Since ‘the tallest mountain’ and ‘the deepest sea’ are naturally referred to as some of the most isolated places on the planet, it can be near enough guaranteed that they are the locations with some of the worst mobile signal coverage, although the exemption to that rule is the literal former example (Mount Everest) and its status as a popular enough ‘destination’ to be able to support even the most data-heavy calls.
The concept was this week officially proven by Taiwanese company HTC, whose HTC One phone was used in the world’s first-ever ‘video call from the summit of Mount Everest’. At 8,848m above sea level, the call between charity climber Daniel Hughes and the BBC News team will not be surpassed as the highest (on solid ground at least), while temperatures of -35°C also ensured it would be one of the coldest locations for a web-chat.
Hughes, participating in a project for the UK’s Comic Relief fundraising drive, aimed to raise £1m through his ascent, and has been recording key moments of his journey through the HTC One and its ’Immarsa mobile satellite technology’ (where signal interference would naturally not be a problem for any satellite receivers to handle).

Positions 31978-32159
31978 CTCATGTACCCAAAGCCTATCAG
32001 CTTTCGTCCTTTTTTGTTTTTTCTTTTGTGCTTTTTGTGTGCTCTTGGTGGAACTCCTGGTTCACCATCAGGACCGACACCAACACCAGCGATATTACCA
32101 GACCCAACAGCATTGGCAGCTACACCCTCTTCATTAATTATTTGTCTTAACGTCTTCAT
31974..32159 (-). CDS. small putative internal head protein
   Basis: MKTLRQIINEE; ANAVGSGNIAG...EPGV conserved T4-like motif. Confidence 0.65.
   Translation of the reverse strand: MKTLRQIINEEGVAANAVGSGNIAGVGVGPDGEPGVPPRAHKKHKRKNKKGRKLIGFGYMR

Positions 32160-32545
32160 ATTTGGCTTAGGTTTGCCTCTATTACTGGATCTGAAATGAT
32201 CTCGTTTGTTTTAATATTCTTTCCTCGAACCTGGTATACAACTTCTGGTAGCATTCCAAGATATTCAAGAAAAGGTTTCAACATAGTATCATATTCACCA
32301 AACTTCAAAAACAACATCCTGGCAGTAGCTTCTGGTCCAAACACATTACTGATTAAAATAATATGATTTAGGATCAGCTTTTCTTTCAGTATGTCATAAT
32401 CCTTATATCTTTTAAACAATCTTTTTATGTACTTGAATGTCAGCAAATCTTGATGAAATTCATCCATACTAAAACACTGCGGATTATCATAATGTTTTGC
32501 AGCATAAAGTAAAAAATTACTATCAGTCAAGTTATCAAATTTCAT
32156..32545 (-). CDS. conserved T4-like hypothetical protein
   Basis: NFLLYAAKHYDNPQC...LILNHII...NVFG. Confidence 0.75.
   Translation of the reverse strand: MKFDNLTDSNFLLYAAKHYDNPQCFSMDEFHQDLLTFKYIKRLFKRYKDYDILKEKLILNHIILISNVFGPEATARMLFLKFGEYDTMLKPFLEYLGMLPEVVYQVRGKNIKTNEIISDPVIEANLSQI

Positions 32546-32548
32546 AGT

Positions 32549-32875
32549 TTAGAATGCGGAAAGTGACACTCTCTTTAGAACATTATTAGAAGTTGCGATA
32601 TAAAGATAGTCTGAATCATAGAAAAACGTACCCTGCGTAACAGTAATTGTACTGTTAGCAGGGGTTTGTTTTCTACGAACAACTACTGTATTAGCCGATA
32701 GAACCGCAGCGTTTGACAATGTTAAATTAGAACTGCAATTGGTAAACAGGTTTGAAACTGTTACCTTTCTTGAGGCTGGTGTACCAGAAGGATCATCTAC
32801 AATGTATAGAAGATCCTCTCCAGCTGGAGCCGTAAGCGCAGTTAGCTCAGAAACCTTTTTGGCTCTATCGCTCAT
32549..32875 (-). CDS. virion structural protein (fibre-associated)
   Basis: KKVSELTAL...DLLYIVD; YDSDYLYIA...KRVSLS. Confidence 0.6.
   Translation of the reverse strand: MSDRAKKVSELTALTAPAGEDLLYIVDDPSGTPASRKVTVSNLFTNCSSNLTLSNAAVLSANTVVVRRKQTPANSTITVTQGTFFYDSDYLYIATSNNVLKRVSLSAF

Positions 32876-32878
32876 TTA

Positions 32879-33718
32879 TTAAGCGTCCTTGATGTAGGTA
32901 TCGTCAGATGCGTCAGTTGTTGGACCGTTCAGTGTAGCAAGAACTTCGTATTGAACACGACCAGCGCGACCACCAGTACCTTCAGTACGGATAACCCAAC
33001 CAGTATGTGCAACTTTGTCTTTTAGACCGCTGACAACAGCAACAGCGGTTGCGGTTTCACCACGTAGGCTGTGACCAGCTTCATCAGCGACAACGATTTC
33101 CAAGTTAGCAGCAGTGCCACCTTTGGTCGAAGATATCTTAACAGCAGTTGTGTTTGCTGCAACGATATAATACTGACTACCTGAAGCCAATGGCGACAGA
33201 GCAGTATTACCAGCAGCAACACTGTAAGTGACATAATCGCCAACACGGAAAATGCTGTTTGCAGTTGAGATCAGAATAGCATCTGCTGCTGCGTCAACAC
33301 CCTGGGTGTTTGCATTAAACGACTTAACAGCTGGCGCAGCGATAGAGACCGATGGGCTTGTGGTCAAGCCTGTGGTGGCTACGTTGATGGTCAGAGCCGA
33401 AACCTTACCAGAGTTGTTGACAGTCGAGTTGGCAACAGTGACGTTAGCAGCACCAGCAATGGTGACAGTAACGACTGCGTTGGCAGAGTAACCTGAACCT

Much like astronauts in the 1970′s who had endless ideas to be able to accomplish ’first x on the moon’, Hughes also marked a number of ‘achievements’ that were unlikely to have been done before hand, performing ‘the world’s highest Harlem Shake’, and being the first to place a red nose (the symbol of Comic Relief) at the summit, which serves as a border between Nepal and Tibet (China).
Hughes explained his pride at his accomplishments, stating in the satellite interview: “This project has been two and a half years in the making and it’s hard to put into words how amazing and surreal it is to be speaking to London from the highest point in the world. The support for the expedition has been phenomenal and thanks to the interactive nature of the climb, I really felt like I had everyone behind me.”
A HTC spokesperson added from a safer location: “We pride ourselves on being at the forefront of design and innovation and the HTC One was put to the ultimate test in extreme conditions, where it was able to help Daniel connect to everyone back home – even from the top of the world. We’re truly proud to have been part of Daniel’s amazing journey.”
The ‘landmark phone call’ can be seen below, while supporters of his effort are encouraged to donate via the ‘Everest Millions‘ website. With the highest possible video chat (without being in a plane or in orbit) now complete, it is up to rivals such as Samsung, Apple, or Google to see HTC’s boast and raise it (or lower it, since ‘deepest call’ would have to be the most attainable record now)…